Culture / Gabe Baltazar’s story is also the story of music in Hawaii and of jazz as it morphed from Big Band to Bop and beyond. He speaks the language of jazz, describing the “cats” he gigged beside with a touch of humor and irony, and no shortage of honesty. His viewpoint is from the stage, and from the backstage dressing rooms, hotels, and coin laundries along the road.
Born and raised in Hawaii, Baltazar moved to LA for school in the 1950s and developed a name in the music scene, earning him a seat in Stan Kenton’s band. The Swinging Sixties were just beginning, jazz was moving toward smaller ensembles, and Kenton, Duke Ellington, and Count Basie had the last touring Big Bands. Baltazar had entered the major leagues, and played on with the A list of jazz in tours, concerts, and sessions, until returning in 1969 to join the Royal Hawaiian Band while gigging his way to iconic status in Hawaii jazz.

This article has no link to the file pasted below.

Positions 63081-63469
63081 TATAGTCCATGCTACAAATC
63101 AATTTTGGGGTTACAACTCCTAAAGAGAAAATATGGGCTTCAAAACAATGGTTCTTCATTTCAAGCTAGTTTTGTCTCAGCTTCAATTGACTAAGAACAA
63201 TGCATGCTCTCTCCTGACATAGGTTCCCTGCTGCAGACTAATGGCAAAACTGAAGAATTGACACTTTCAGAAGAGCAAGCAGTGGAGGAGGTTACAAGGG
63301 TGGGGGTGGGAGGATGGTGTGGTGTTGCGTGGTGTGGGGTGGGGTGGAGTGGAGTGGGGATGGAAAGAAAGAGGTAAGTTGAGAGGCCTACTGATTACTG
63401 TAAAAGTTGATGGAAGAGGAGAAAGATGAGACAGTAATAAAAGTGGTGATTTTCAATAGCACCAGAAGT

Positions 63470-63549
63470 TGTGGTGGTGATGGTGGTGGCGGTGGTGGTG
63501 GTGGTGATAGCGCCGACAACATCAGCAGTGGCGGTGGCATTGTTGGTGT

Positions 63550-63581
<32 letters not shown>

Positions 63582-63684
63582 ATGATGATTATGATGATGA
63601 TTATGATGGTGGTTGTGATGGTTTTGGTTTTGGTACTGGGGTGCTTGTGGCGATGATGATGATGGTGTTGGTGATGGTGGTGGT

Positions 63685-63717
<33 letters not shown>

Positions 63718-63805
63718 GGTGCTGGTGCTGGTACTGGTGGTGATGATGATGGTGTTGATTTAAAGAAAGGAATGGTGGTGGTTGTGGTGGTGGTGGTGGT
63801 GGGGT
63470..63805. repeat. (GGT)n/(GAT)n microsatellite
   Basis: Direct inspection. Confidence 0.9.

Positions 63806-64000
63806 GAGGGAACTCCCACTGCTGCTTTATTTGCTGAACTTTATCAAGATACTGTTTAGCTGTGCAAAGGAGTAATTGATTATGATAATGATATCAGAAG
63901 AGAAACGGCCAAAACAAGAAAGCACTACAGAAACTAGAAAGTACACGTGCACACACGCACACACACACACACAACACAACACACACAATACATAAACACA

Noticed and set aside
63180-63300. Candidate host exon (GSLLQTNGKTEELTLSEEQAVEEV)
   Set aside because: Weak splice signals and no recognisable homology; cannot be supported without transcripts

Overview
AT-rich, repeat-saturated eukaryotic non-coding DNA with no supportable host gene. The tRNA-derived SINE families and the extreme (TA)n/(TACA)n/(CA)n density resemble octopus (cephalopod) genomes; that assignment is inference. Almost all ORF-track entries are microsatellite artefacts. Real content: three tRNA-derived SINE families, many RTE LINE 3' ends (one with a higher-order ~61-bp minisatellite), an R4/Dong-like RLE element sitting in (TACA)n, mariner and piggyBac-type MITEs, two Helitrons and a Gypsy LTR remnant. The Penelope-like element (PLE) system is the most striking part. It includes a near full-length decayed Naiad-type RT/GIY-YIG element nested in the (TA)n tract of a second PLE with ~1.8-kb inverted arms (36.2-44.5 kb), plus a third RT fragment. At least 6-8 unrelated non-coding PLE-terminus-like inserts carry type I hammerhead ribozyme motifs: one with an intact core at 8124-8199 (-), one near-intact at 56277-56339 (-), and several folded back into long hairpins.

Co-author Garneau is a magician, somehow editing and shaping the book invisibly. Garneau arrived in Hawaii in 1987, a young musician lucky enough to get hired to play for Gabe over the next 11 years. Along the way, he earned his PhD in English and became a professor at Manoa. He began writing an academic bio, with years of meticulous background research and 26 interviews with Gabe. As he wrote, he realized nobody could tell the story as well as Baltazar himself. Over months and years, he lovingly crafted the many interviews into this single, seamless narrative in Baltazar’s own voice.
The Baltazar tale is a personal and musical history exuding charm, wisdom, and wit throughout a hero’s journey in sound.
Universty of Hawaii Press, 2012
Hardcover $59 or paperback $24.99, 296 pages